A reader/friend tip from Raliegh (thanks Andy Wood) led me to check out Michael Ford, Jr. & The Apache Relay and their first album, 1988. The band, which formed at the well-respected music school of Belmont Univeristy in Nashville, has a similar sound to the earlier The Avett Brothers albulms (when they were still playing bluegrass), but with stronger, more polished musical talent. Ford’s voice is much like that of Sam Quinn of the now defuct folk duo, the everybodyfields. I’m a fan.
Paste featured Ford & Apache in its “Best of What’s Next” column earlier this week, where Ford discussed how the band came together, the new album and how the band is trying to mesh before they hit the road.
1988, a record born of inspiration from Springsteen’s stripped-down solo effort, blossomed into something far more lush as Ford welcomed the Apache boys into the fold. It’s a spirited collection of songs that shine with hope like light under a doorway. “Sweet Louisianne,” Ford’s love letter to his hometown of New Orleans, brims with optimism as he consoles, “Remember who’s on our side,” over fiddle sighs and mandolin chirps. His songwriting is consistently earnest, kind and comforting, traits matched in the bright bluegrass accompaniment. “Seasons were meant to end / I will not try to start again,” he sings to an old friend on “Sisters, Brothers, Lovers.”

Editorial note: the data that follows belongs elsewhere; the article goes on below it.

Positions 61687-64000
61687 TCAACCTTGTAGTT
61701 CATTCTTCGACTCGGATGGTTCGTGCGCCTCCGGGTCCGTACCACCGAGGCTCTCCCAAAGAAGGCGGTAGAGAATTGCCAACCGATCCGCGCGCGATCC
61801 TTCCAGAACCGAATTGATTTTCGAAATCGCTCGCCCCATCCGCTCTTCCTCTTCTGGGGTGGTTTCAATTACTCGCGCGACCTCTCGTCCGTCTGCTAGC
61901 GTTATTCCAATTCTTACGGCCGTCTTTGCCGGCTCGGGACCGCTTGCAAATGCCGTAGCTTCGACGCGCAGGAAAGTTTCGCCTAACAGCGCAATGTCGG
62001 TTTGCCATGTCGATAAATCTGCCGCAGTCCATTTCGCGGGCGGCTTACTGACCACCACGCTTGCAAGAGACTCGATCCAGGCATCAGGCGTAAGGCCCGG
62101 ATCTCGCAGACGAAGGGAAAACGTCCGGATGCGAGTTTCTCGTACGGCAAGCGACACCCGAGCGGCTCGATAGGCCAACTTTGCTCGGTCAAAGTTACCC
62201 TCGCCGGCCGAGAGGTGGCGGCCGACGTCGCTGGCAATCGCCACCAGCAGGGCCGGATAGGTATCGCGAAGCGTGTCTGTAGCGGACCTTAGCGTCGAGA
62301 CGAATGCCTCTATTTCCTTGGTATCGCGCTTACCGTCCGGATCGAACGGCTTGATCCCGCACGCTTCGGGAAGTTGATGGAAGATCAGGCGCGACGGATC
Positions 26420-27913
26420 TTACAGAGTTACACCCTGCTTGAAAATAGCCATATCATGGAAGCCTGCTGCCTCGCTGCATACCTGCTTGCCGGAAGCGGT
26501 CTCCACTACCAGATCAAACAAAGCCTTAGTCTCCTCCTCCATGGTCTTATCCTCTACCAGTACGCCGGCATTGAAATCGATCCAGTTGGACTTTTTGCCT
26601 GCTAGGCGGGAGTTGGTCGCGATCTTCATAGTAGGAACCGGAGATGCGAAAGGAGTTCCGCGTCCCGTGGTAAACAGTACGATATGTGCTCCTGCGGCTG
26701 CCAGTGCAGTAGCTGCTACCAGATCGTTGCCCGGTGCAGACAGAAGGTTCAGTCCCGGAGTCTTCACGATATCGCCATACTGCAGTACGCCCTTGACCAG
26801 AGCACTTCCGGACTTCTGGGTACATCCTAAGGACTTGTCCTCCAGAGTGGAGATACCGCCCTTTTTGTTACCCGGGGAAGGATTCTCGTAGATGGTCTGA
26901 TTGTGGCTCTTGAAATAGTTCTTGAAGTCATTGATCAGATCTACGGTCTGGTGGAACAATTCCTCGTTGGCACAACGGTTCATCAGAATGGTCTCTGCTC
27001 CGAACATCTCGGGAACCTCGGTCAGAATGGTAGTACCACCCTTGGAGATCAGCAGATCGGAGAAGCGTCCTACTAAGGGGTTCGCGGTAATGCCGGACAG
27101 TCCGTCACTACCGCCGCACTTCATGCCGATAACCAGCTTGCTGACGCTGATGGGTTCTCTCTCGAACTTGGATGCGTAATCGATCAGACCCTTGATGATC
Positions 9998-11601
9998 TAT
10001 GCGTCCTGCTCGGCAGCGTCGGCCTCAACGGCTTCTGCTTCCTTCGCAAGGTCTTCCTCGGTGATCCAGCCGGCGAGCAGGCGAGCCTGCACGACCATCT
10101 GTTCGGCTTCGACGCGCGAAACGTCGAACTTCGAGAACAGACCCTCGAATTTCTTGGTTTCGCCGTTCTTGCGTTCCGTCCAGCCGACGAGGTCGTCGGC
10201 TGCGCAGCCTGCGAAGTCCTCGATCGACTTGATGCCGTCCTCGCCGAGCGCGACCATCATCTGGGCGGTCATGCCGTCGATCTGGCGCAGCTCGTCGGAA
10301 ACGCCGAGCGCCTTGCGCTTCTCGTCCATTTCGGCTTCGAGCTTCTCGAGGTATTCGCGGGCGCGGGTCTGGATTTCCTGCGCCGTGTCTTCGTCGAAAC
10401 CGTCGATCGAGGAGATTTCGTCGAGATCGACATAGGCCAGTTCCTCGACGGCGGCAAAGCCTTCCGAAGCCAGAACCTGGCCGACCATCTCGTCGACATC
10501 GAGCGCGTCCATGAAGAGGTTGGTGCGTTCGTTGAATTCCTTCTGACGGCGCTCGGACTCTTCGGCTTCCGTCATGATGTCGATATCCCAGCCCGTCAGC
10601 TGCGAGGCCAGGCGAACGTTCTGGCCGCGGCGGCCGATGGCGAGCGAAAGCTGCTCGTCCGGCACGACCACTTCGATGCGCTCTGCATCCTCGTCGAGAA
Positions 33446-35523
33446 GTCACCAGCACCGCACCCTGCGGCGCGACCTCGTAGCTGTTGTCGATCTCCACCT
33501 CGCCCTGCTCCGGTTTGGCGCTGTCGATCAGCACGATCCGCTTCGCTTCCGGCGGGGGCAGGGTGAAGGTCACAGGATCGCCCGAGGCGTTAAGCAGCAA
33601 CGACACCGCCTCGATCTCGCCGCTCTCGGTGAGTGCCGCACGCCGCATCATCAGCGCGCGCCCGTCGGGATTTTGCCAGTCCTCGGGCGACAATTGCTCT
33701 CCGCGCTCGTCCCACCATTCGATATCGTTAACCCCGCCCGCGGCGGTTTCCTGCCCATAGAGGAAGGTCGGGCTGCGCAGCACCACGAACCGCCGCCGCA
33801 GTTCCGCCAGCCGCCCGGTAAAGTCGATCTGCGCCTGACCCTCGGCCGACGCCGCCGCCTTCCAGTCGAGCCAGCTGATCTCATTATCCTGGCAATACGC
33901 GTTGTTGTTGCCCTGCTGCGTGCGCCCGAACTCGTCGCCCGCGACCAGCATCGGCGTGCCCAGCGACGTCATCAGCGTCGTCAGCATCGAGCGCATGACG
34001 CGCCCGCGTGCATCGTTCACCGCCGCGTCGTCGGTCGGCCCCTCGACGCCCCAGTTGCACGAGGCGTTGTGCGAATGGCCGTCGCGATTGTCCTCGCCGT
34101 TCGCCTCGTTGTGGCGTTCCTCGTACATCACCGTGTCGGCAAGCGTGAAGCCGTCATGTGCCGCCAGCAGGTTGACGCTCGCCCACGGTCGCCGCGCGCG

“A lot of the time, people and friends and things that happen are for seasons,” he says of the track. “And you have to move on and realize that and not get stuck.” He and his Apache Relay are taking this to heart, approaching each phase of their collaboration without looking back but taking every opportunity that crosses their path. Their summer of touring has lasted well into the fall, and they’ve got more shows in the works for the winter and spring. “This season’s almost like the calm before the storm,” says Ford. “One thing we’re really focused on is having right relationships within the band before we get on the road with each other. So right now, we’re just trying to love one another and be healthy as a band before we hit the road to tour.”
My favorite tracks are “Sweet Louisianne” and “Sugarcane.”
1988 on lala